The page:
• Dissemination—Deploy knowledge and tools to clinicians and patients.

ADVERSE EVENT ANALYSIS

The Institute of Medicine’s (IOM) report To Err Is Human: Building a Safer Health System report (Institute of Medicine, 2000) boosted existing patient safety initiatives and stimulated new ones. Today in the United States, there are many types of patient safety reporting systems in operation or under development at the federal, state, and private-sector levels. Overseas, Australia (Australian Council for Safety and Quality in Health Care, 2001; Runciman and Moller, 2001) and the United Kingdom (National Patient Safety Agency, 2001) are implementing nationwide patient safety reporting systems.

The federal government operates patient safety reporting systems as part of its role of performing regulatory oversight of the health care industry and as part of its caregiver role through the Veterans Health Administration and the Department of Defense. Many states operate reporting systems as part of their regulatory oversight role of health care providers. In addition, many health care institutions operate patient safety systems for internal quality improvement purposes, and a few private-sector organizations operate such systems on a national basis. Appendix C provides summaries of a sampling of major U.S. patient safety reporting systems.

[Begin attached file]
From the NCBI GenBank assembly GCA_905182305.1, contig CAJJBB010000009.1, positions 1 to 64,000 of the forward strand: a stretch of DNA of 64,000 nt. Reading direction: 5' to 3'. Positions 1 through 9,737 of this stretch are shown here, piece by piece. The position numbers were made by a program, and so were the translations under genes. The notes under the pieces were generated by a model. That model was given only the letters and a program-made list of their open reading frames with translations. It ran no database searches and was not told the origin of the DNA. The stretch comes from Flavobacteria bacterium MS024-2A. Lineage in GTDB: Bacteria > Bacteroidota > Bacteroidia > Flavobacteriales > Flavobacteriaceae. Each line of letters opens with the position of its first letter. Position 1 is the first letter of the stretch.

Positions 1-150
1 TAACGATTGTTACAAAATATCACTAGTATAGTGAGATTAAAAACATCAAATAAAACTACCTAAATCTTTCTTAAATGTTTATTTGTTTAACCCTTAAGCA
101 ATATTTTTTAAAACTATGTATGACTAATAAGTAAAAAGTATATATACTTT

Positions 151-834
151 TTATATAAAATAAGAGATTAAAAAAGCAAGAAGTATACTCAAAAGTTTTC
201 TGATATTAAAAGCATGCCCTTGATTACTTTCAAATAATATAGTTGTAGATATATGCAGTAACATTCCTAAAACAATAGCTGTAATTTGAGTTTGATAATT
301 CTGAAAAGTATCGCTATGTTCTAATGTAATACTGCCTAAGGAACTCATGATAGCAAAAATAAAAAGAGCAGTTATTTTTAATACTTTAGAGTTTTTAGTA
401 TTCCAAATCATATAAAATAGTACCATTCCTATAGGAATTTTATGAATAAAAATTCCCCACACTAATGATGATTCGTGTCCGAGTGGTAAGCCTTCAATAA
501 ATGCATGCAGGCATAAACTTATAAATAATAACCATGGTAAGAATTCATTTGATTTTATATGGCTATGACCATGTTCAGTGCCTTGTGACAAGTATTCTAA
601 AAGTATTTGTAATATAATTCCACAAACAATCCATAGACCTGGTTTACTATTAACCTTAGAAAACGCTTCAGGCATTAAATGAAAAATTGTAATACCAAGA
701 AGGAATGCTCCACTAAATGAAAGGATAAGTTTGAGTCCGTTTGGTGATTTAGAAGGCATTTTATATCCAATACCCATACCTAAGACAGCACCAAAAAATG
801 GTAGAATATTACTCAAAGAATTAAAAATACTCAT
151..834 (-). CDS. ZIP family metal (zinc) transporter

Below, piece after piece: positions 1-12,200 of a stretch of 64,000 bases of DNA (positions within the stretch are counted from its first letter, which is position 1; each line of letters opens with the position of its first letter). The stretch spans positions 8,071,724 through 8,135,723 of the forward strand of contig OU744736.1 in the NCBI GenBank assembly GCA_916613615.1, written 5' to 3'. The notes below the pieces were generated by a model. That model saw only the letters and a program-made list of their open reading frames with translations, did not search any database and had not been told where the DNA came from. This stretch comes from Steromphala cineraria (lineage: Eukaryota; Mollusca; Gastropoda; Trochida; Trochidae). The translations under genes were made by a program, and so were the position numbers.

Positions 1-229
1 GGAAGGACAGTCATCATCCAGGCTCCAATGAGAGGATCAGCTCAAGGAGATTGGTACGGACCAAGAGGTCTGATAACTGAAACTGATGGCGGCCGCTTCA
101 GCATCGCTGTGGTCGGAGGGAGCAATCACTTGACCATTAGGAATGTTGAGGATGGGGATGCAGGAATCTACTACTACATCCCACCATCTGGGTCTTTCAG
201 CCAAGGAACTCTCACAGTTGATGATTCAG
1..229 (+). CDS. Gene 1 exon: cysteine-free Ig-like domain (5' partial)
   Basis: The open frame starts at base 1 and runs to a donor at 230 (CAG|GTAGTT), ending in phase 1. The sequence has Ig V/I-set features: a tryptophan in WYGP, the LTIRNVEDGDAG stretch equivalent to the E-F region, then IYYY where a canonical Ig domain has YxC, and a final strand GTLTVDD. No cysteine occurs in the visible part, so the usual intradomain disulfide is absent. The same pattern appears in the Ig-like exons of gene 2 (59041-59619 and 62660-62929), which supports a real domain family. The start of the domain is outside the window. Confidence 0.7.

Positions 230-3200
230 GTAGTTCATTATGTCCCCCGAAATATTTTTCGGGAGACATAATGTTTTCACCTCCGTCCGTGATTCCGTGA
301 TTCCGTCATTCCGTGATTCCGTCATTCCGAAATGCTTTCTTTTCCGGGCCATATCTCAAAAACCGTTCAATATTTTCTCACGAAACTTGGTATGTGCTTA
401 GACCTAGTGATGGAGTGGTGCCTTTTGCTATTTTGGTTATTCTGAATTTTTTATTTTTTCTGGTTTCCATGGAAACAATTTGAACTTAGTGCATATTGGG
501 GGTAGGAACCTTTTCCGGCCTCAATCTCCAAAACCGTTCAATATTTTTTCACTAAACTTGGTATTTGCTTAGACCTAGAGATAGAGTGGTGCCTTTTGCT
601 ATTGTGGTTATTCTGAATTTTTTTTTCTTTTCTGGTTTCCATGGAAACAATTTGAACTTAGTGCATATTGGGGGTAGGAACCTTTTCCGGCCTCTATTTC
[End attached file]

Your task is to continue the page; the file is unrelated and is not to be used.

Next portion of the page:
The aim of adverse event analysis is to identify ways to improve the delivery of health care through the analysis of adverse events. Accomplishing this objective involves defining the adverse events to investigate, establishing methods for the detection of such events, and identifying the data needed for analysis purposes. The functional requirements of adverse event analysis systems and the implications for data standards are examined in Chapter 6.

NEAR-MISS ANALYSIS

Current patient safety reporting systems are nearly always focused on adverse events and usually neglect near-misses (sometimes called “close calls”). Of the patient safety reporting systems currently operational in the United States, only a small proportion collect and analyze information on near misses (see Appendix C). None of the reporting systems used for federal regulatory oversight include near misses as reportable events. Of the 21 states mandating patient safety reporting systems, only Pennsylvania and



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